Thursday, April 19, 2018

Mind the Gap--Between Children

NYC death cert of Wolf Mahler, who died at age 3
Only two weeks ago, I learned that my paternal great-grandparents (Tillie Jacobs Mahler and Meyer Mahler) had a young son (Wolf Mahler) who sadly died in 1894 in New York City.

Of course, Wolf's short life shouldn't have been entirely "new" news, since Tillie said on the 1900 US Census that she had 9 children in all, with 7 alive at the time. But I suspected the two children might have been born and died in Latvia, before Meyer came to America in 1885, followed by Tillie in 1886. Take a look at the gaps between children:

Henrietta, b. 1881 in Latvia
David, b. 1882 in Latvia
-------6-year GAP----- Children born/died before move to America?
Morris, b. 1888 in NYC
Sarah, b. 1889 in NYC
-------2-year GAP-----
Ida, b. 1891 in NYC
-------2-year GAP-----
Dora, b. 1893 in NYC
-------3-year GAP------
Mary, b. 1896 in NYC

Now I have Wolf Mahler's death cert in hand. I can confirm he was definitely part of my family. Sorry to say, he died of "acute Bright's disease" (meaning liver problems).

The next step was to place little Wolf in the correct gap between children born to his parents.
No birth date was given on Wolf's death cert, so I used Steve Morse's very handy page for determining the time between two events "in one step." As shown above, I plugged in the date of death as January 13, 1894. The cert said Wolf's age was 3 years, 4 months, and 3 days old. Thanks to Morse's calculator, I now know the boy was born on September 10, 1890. Ta-da, one gap accounted for, between Sarah and Ida.

While I look for clues to the second baby who died, I'll also make a Find a Grave memorial for Wolf and link him to his parents. Luckily, I can still use the old interface to do this!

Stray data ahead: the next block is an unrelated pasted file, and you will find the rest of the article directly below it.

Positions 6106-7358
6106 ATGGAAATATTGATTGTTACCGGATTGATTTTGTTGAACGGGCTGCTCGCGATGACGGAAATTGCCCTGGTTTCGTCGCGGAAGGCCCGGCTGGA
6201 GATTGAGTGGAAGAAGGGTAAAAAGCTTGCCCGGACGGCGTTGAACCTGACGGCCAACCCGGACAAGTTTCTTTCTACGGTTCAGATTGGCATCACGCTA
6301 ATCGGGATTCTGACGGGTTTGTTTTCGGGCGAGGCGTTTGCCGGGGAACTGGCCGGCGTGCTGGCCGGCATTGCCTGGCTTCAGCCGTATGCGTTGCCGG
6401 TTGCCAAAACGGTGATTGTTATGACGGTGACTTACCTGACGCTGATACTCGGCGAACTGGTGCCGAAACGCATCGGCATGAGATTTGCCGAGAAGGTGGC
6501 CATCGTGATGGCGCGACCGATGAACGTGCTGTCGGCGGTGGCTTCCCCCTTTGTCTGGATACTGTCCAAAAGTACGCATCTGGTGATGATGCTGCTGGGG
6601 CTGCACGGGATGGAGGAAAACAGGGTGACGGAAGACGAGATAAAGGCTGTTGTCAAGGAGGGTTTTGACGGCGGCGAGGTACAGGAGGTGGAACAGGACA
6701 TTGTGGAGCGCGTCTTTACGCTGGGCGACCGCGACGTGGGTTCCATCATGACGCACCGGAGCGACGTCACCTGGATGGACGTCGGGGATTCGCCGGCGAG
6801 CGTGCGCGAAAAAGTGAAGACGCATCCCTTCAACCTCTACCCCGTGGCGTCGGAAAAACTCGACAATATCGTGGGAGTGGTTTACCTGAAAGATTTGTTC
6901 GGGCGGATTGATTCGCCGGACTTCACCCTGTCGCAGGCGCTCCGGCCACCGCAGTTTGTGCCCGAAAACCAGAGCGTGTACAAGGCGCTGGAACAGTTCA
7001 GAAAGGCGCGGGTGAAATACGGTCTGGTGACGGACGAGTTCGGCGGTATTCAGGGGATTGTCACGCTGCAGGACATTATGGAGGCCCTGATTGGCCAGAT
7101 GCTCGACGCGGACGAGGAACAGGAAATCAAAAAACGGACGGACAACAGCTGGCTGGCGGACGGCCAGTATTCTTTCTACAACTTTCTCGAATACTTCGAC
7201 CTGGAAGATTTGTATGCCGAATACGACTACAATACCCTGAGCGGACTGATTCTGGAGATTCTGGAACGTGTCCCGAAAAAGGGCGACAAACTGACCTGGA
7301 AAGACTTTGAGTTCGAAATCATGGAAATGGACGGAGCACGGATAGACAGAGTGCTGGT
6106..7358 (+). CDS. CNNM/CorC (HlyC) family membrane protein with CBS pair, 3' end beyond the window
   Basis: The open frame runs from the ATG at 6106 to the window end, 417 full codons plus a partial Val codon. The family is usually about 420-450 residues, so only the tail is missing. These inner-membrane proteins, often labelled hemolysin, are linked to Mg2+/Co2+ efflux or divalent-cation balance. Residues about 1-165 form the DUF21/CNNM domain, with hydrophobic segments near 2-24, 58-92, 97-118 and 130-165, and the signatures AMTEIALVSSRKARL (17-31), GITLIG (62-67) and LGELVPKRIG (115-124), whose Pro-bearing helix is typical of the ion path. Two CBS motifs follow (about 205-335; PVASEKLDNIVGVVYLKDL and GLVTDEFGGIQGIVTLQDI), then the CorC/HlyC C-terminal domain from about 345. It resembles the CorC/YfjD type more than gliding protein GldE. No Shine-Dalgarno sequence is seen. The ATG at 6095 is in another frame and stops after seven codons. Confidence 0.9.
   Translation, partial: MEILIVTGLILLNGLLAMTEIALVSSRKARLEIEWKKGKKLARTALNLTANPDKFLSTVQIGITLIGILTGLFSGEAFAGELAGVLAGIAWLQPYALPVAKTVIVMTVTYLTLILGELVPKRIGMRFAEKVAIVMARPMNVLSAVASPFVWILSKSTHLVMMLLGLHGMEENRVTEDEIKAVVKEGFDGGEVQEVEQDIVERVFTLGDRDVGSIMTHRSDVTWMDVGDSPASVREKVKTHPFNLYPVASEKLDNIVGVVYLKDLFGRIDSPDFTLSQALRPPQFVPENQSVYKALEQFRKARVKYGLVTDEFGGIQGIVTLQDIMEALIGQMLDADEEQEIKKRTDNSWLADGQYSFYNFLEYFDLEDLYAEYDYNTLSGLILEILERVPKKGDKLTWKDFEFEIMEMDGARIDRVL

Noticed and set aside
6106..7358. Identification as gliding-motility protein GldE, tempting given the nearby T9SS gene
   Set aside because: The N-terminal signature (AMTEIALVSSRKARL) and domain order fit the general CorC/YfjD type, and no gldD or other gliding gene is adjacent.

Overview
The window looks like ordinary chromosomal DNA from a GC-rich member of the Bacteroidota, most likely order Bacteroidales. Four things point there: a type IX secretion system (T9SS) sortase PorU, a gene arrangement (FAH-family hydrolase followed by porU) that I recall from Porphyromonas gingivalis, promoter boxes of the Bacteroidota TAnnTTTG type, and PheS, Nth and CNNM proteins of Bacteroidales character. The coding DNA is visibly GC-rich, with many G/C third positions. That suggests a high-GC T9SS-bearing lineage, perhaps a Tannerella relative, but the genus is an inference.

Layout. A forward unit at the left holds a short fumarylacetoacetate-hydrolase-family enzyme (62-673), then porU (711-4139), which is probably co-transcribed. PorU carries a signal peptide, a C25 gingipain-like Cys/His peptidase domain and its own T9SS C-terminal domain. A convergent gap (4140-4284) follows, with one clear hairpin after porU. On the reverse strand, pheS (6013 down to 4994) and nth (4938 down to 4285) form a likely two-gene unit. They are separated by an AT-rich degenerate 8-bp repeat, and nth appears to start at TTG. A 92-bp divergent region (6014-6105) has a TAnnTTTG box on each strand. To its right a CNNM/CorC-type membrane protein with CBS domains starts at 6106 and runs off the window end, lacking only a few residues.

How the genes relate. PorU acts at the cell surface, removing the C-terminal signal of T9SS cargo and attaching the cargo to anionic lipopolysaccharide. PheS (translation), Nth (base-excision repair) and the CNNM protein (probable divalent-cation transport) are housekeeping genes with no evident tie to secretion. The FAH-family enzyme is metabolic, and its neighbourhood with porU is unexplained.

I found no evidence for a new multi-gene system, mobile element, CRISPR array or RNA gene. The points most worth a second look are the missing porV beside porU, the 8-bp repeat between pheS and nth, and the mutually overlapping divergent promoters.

Wednesday, April 4, 2018

Search for Maiden Aunt Dora Leads to New Discovery

For years I tried to identify every single person in the dozens of photos taken at the 1946 wedding of my parents, Harold Burk (1909-1978) and Daisy Schwartz (1919-1981).

However, one tall and elegant lady wasn't familiar. She appeared in all the photos of my father's Mahler family, but neither I nor the Mahler cousins I knew could identify this lady. Then I was lucky enough to hear from another Mahler second cousin interested in genealogy! He immediately recognized this fashionably-dressed lady as a favorite maiden aunt: Dora Lillie Mahler.

Now I'm trying to pinpoint Dora's birth date. Here are her ages as recorded in each Census:

  • 1900 US census: 6 years old
  • 1905 NY census: 11
  • 1910 US census: 15
  • 1915 NY census: 20
  • 1920 US census: 24
  • 1925 NY census: 30
  • 1930 US census: 35
  • 1940 US census: ?? - FOUND! 45 years old 

Where was Dora in 1940? I tried several sources for the 1940 Census, knowing that each site indexes records differently. Tillie was long widowed and Dora was unmarried and had health problems. I'm certain they were sharing an apartment in the Bronx. Well, I haven't yet found the records I expected, but I'll search by location and expect to find them very shortly.**

Meantime, in researching Dora, I did stumble across a surprising discovery:

As this transcription shows, great-grandma Tillie and great-grandpa Meyer Elias Mahler seem to have had a son named Wolf who was born in 1891 and died, sadly, at the age of 3 in 1894. I've just sent notes to two cousins, asking whether they ever heard any family stories about this boy who died so young.